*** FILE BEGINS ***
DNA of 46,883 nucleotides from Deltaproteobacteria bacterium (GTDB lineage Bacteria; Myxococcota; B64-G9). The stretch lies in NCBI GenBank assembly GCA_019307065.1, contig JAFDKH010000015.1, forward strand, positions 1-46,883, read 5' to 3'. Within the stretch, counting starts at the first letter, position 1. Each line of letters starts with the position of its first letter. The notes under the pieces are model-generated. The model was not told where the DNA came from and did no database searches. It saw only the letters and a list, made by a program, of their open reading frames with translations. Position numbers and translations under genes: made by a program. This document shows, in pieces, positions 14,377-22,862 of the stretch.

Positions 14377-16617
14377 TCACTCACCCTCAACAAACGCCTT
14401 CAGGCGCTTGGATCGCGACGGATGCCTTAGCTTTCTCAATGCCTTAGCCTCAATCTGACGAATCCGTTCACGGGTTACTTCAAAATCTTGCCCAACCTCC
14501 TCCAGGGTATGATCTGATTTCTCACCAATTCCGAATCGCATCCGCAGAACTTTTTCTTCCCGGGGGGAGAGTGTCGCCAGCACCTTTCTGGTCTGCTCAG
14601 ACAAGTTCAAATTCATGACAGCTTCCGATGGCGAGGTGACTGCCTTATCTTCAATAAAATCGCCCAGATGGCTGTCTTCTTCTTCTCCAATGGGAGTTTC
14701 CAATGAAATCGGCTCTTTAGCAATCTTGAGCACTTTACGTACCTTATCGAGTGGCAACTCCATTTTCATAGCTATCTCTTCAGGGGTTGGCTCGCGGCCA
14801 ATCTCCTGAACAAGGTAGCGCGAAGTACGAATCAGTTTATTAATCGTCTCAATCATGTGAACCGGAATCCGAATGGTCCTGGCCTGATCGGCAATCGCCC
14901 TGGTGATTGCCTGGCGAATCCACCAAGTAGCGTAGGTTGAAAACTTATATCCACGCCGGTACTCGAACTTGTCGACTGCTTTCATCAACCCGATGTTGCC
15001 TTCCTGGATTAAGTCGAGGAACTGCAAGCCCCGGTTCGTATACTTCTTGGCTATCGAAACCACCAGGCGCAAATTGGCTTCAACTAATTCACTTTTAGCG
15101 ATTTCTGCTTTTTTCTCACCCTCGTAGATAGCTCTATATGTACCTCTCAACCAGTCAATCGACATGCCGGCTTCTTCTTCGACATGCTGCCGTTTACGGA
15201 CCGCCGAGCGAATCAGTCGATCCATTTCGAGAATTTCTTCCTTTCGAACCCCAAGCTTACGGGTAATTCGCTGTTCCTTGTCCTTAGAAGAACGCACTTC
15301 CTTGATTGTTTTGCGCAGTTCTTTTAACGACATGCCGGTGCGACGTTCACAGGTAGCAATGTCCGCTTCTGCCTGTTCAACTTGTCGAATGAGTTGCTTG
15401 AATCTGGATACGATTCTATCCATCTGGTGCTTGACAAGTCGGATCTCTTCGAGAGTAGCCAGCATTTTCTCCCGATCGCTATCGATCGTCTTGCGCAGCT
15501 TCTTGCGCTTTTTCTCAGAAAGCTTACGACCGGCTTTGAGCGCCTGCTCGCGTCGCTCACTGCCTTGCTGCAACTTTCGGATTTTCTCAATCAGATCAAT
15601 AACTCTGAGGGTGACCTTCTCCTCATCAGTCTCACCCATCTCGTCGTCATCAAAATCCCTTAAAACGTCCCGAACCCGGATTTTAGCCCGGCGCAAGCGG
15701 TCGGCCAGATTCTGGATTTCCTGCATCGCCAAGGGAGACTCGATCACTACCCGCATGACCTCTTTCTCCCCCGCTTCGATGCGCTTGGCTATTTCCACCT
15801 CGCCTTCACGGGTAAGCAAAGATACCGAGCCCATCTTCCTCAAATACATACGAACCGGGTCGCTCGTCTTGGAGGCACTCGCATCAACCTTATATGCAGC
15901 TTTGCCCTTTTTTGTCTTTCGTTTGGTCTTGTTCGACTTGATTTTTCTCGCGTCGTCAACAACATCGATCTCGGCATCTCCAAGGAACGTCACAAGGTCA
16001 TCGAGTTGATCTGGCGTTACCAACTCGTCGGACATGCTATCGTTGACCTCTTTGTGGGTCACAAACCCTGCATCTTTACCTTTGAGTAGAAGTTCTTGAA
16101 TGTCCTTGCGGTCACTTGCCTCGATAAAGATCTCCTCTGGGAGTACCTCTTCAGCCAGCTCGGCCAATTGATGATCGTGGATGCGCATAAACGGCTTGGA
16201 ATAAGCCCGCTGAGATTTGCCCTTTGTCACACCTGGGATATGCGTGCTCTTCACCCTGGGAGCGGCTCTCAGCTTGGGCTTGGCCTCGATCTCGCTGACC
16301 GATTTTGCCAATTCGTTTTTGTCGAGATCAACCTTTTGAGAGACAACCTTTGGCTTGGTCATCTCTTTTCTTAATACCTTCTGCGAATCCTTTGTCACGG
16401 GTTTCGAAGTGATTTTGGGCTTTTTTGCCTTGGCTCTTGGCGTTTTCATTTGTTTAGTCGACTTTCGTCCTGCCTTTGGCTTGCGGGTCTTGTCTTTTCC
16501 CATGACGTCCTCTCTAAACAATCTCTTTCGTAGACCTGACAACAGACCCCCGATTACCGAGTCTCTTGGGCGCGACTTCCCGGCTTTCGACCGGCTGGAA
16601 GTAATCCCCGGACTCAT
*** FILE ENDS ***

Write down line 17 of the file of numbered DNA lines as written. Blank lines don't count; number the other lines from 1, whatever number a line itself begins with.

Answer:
15701 TCGGCCAGATTCTGGATTTCCTGCATCGCCAAGGGAGACTCGATCACTACCCGCATGACCTCTTTCTCCCCCGCTTCGATGCGCTTGGCTATTTCCACCT